It was a beautiful water-side wedding. An hour later the groom’s father whispered to him, “Son, you’ll be fine if you just have some guts and don’t act like one of those guys with a tiny penis.”

Photo by Brocken Inaglory.
This file is licensed under the Creative Commons Attribution-Share Alike 3.0 Unported license.

I fear that retirement means I’ll be mopping the bathroom floors in some Wal-Mart until I die. Or maybe I’ll need heart surgery I can’t afford, and I can only stay alive by hooking my femoral artery to an electric pump that I drag behind me on a Radio Flyer wagon until I drop dead. You may have these same fears, if you’re within screaming distance of retirement age like I am.

I also fear that my modest retirement savings won’t be shored up by Social Security payments as I had once hoped. In fact, I now worry that when I retire, the social safety net will consist of Social Security employees creeping around my house at night looking for stuff they can pawn to pay down the national debt. That’s a lot of fear there. It makes people do dumb things. It makes people believe the most ridiculous things.

A lot of generous people out there want to help me overcome my fear. They want to empower me to take control of my retirement destiny. They promise to teach me how to transform my meek, disorganized savings into an army of financial conquest. I’ll need to pay them for this generosity, of course. Nothing worthwhile comes without suffering. Dozens of movie training montages have taught me that.

The thing that makes these teachers so astoundingly generous is that they won’t just help me shoot my retirement fears in the chest like I was Wyatt Earp. They will also teach me how to transform my humble savings into a huge, roaring pile of money, so I can buy opulent houses and Italian sports cars. Not only will I never have to worry about money again, I can make everyone else feel bad because they’re not as rich as me. It’s like these teachers are giving me a horse in a town where everyone rides goats. That’s a lot of greed right there. It makes people do dumb things. It makes people believe the most ridiculous things.

Fear and Greed are two of the four horsemen of bad decision making. Fear kicks you in the stomach, and then Greed punches you in the brain. Together they can make people do and believe almost anything.

For example, there are some dudes on the radio in my town who have been pimping their investment seminars for years. I turn on the radio in the bathroom while I shower, so I hear them on the weekends. They always talk about how much money their students make. Years ago the returns were impressive but theoretically possible. After a while they started talking about bigger returns, which I guess someone could achieve with a lot of luck. Then they began describing returns that you could only reach with a magic lamp or half a dozen senators in your pocket.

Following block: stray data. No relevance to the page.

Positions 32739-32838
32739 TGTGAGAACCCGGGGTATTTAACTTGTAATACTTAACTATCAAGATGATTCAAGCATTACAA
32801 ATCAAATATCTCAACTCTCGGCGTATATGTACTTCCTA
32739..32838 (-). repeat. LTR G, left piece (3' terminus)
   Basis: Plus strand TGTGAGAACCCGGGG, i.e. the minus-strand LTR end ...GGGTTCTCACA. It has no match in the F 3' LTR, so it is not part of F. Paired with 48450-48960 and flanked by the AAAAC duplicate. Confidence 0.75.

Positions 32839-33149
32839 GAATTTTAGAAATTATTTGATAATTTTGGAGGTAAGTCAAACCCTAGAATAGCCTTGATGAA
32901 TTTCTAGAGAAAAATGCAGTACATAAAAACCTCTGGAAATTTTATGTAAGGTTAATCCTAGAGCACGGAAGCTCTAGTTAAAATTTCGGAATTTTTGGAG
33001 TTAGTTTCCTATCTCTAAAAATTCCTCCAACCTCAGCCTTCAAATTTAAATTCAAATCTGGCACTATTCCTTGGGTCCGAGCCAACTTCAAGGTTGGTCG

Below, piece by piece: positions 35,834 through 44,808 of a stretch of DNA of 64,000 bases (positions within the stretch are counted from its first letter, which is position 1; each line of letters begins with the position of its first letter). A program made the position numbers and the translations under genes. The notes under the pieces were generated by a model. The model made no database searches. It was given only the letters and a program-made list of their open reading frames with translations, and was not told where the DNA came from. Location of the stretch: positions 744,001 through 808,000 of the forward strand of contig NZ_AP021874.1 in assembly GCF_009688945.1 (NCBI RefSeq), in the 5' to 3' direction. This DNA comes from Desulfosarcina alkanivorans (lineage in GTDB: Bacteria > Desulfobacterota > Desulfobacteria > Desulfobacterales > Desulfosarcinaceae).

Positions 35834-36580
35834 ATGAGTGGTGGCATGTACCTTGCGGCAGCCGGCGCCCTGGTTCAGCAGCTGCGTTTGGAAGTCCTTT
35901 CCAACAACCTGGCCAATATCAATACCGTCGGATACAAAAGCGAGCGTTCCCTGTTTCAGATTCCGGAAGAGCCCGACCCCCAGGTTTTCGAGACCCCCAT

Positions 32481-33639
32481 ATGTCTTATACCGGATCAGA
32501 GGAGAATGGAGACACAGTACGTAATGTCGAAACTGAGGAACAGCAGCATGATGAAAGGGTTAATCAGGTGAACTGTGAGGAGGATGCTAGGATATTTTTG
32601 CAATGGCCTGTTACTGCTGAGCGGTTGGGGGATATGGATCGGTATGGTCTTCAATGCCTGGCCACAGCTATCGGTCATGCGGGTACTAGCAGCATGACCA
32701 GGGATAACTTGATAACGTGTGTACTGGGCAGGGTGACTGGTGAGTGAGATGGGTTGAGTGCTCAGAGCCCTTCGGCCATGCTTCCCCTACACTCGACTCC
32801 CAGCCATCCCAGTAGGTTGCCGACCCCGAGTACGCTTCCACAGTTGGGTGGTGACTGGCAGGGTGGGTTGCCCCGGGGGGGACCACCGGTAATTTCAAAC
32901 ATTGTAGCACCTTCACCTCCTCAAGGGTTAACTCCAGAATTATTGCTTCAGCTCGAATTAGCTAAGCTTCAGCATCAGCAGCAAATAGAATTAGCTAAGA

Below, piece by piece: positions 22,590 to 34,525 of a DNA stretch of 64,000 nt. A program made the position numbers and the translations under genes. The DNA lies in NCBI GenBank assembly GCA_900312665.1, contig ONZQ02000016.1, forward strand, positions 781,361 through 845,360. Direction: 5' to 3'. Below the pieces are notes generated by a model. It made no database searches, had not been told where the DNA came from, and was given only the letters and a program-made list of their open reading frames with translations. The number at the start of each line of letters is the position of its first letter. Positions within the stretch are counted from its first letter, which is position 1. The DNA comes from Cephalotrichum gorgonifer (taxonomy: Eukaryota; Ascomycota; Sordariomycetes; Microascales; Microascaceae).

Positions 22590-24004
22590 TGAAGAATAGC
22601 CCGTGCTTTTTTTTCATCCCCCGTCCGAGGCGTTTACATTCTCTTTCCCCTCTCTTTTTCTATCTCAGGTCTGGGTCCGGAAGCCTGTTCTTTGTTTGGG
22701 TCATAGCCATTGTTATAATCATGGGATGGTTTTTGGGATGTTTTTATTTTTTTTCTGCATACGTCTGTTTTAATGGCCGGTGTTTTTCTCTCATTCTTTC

While I was shampooing my hair this morning I thought I heard these fellows say that their most effective investment technique is now yielding a 100% return every month. I assumed I was having a stroke, or perhaps hallucinating because a brain-eating amoeba was swimming up my nose. But as I toweled off a few minutes later they said it again.

Bear with me while I illustrate how stupid and outrageous that statement is. Say you took $10,000 and started investing with their technique this month, which is September. At 100% return per month, by Halloween you’re at $40,000, and by New Year’s Eve you’re up to $160,000. By April Fool’s Day next year you’ve passed a cool million, and by Halloween next year you’ve leapt ahead of Bill Gates to become the richest person on the planet.

In a little over two years you’ll own all the personal wealth on planet Earth ($223 trillion). Congratulations. My birthday’s coming up. My Amazon Wish List is updated, and I’d like either Mary Winstead or Allison Janney to pop out of my cake.

Of course this example is carried to a ridiculous extreme. But that doesn’t make it any more ridiculous than what these fellows are saying on the radio. Yes, they include a quick disclaimer that the results discussed aren’t typical and shouldn’t be used to make investment decisions. Their butts are covered. And frankly, I expect low-lifes to be low-lifes. It lends a certain comforting predictability to the world.

I am rather put out with the radio station though. This is an old and reputable organization, and since it operates on the public airwaves I think it bears a little responsibility for what it splashes across those waves. If this is the way it’s going to be, maybe I’ll start teaching people how to double their money every week using my secret, patented method for processing lithium out of cat feces and selling it to battery companies. Sure, it’s just taking advantage of desperate people, but Wal-Mart’s going to need somebody to mop their bathrooms.

Will I be driving this to the country club and the spa for confident straight guys when I retire?